• Gondola
  • Batea a coa de gambero
  • Vipera
  • Batea concordiese
  • Gondola
  • Mascareta
  • Sandolo buranelo
  • Gondola
  • Renaissance Gondola
  • Topa

The batela a coa de gambero (prawn-tailed batela) has unfortunately almost disappeared.

The name comes from the shape of the stern which does in fact like a prawn's tail, like those of many old Venetian boats.

In the many photographs of Venice and the lagoon at the end of the 19th century a great number of batele a coa de gambero can be seen.

Their size varies from about 8 to 11 metres, but they are all very elegant in shape.

From certain angles they remind one of Carpaccio's or Bellini's gondole.

The last examples of the batela a coa de gambero to be built had lost the elegance and harmony of line of the earlier ones with their low, slender hull, tapering stem, well rounded and flaring sides and the stern curving up like an oriental slipper.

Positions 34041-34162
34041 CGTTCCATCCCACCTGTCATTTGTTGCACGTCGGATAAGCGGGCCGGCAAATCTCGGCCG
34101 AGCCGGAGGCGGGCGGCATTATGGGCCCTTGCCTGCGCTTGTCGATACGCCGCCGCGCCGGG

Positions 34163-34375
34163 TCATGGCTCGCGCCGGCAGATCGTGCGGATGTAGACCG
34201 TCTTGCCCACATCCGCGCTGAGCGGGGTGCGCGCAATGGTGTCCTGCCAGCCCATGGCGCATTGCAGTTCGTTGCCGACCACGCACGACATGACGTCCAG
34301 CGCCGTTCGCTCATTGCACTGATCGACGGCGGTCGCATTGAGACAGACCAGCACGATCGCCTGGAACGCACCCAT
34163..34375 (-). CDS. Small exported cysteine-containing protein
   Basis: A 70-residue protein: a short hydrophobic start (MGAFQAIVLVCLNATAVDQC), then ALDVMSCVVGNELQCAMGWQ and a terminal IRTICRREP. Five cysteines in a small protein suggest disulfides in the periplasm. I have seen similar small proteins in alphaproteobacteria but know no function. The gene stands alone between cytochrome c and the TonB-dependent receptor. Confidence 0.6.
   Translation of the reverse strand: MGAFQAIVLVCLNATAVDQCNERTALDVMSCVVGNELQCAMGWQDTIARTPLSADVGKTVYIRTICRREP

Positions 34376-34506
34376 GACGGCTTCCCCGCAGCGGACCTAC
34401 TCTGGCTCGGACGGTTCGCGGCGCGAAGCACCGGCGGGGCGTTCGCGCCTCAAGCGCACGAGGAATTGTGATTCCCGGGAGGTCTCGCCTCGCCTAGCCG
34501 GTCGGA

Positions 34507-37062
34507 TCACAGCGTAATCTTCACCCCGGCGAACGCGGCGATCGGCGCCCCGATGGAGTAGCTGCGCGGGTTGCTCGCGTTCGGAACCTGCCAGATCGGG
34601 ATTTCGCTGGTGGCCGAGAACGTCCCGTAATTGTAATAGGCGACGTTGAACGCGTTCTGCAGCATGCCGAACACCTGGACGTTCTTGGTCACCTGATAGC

This aesthetic falling-off is not an isolated case but has become quite usual whenever the making of a single object by a craftsman has given way to mass production.

It seems paradoxical, but the old working boat was built with care for its appearance, while the modern pleasure craft sacrifices everything to a deceptive functionality.

The structure was almost the same as that of the batela buranela.

The rubbing-strakes (falche) were reinforced by wooden knees fasyened onto the covering-boards, and to the deck near the stem and stern post.

They joined the stern-post with the characteristic hollow still to be found in the caorlina.

The batela a coa de gambero, was used for carrying both people and goods, as many 18th century engravings and paintings amply testify.


oak and larch wood, finishing with shellac

length 107.5 cm

scale: 1:10